.45     However, in further consultation with general insurers, the Government was advised that foreign general insurers would only appoint a natural person or body corporate as its agent in Australia.  As a result, this subsection is no longer required.



 



 

2     C hapter 2  

Amendment 1 to Schedule 1 of the Corporations (National Guarantee Fund Levies) Amendment Bill 2007

Outline of chapter

.1       Schedule 1 to the NGF Bill amends the Corporations (National Guarantee Fund Levies) Act 2001 to impose the cap on levies.

.2       The following amendment will amend the way in which the proposed cap on levies payable for the benefit of the NGF is calculated.

Explanation of amendments

.3       The proposed amendment to the NGF Bill will remove an obstacle to banks participating in their own names on the ASX market, and therefore reduce red tape and compliance costs.

.4       While levies have not been imposed since the inception of the NGF, the ASX and certain market participants are concerned about uncapped liabilities to refill the NGF.  This is a particular issue for the banks as the APRA requires banks to incorporate a subsidiary for the purposes of market participation on the ASX.  This involves ensuring that the subsidiary has sufficient capital to meet participant requirements.

.5       The consequence of potential uncapped liabilities is that banks cannot participate in their own names.  The banks consider that direct participation has resulting commercial benefits including greater capital efficiency, a reduced compliance burden and more efficient business outcomes.

Amendment 1

.6       Amendment 1 amends the way in which the cap imposed on levies that could become payable in a financial year is calculated.  [Amendment 1]

.7       Currently, the SEGC has the discretion to decide who is levied (the ASX and/or market participants) and how the amount of a levy is calculated.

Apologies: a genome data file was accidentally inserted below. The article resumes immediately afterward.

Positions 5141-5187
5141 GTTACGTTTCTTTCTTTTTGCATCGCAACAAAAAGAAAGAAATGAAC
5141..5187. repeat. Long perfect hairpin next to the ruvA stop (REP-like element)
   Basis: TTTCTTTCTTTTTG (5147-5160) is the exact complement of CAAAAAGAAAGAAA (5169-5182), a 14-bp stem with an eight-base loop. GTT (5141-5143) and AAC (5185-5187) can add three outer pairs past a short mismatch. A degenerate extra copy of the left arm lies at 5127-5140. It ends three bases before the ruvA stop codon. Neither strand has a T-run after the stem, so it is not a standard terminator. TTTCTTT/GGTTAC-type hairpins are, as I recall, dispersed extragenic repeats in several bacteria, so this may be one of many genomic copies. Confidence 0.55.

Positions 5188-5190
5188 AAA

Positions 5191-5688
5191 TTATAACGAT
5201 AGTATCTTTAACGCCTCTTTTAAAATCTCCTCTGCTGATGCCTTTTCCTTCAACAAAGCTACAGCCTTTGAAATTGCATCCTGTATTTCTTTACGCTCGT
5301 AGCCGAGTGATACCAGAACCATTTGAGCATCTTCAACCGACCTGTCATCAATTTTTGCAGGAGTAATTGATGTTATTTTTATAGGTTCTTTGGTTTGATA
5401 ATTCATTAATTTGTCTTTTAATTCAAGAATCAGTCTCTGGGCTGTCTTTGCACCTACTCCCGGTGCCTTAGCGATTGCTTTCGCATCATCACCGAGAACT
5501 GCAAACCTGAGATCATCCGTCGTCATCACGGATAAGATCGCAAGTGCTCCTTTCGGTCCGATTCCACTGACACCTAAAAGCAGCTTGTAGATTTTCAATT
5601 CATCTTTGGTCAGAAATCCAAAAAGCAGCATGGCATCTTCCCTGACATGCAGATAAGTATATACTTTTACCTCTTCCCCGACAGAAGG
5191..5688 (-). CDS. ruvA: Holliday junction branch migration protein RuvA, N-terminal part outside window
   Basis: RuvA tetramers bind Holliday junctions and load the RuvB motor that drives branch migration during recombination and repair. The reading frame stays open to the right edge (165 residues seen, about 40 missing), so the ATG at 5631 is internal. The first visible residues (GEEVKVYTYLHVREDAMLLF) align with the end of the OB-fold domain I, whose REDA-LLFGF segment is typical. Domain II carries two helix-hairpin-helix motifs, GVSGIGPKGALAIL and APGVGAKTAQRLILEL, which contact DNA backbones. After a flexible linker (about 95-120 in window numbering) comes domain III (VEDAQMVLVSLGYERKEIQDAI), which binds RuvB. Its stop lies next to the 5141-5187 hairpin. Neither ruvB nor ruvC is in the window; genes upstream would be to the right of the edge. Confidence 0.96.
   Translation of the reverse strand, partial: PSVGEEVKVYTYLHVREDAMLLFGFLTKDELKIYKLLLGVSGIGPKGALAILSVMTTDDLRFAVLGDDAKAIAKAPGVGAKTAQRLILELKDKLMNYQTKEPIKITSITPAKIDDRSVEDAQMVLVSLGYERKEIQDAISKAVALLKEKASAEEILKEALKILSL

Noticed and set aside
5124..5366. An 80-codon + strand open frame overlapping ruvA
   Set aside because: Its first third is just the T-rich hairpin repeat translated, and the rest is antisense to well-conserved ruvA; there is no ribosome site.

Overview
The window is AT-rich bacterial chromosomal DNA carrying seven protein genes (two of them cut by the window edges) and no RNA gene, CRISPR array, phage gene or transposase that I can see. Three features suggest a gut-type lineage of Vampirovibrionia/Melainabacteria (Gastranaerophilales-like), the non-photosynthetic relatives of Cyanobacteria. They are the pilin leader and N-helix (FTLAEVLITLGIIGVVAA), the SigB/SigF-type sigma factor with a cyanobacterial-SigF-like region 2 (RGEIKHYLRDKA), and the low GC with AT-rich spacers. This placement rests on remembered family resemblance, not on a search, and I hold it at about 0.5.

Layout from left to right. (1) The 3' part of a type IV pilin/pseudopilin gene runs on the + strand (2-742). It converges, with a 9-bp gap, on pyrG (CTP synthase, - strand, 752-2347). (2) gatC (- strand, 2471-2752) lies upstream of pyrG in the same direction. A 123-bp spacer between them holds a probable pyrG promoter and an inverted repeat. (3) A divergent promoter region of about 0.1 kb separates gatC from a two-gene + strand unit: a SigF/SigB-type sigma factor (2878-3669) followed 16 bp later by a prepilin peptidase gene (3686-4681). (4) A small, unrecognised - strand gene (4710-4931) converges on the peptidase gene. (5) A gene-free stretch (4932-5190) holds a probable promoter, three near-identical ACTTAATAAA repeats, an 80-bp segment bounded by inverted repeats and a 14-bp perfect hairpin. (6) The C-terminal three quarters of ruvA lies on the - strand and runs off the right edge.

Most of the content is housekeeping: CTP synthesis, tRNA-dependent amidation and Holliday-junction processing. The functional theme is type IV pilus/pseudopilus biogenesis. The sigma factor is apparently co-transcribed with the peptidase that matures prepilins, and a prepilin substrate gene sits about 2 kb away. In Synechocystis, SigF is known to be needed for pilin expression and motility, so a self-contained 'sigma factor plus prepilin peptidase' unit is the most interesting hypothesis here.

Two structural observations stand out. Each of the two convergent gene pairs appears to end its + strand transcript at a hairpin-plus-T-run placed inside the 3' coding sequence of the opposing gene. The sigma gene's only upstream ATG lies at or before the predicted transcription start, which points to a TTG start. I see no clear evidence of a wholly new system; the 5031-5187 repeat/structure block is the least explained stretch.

.8       There is no cap on the amount of levies payable for the benefit of the NGF.

.9       The amendment imposes a cap on levies payable in a financial year.  The cap on levies per financial year will be such that the total levy that could be collected in a financial year cannot exceed 1.5 times the ‘minimum amount’, as set under section 889I of the Corporations Act, that is in force as at 1 July in the financial year that the levy is to be imposed.

.10     It is possible that more than one levy determination can be made in a financial year but the total of the levies in a financial year, cannot exceed 1.5 times the minimum amount that is in force at the beginning of the financial year.

.11     The changes do not reduce investors’ ability to claim from the NGF.

.12     As at 30 June 2006 the NGF has assets of $96.8 million.  On current figures, claims of up to $210.8 million could be met from the NGF in one year, if a levy was imposed subject to the maximum cap.  However if there was a serious failure, levies were imposed up to the maximum per year, and the claims could still not be met from the NGF, then investors might need to wait for their claims to be paid in full (that is, until the levies imposed in succeeding years replenished the NGF).  This is also the case under the existing law, which allows for instalment payments if the claim would lead to the NGF being exhausted or substantially depleted.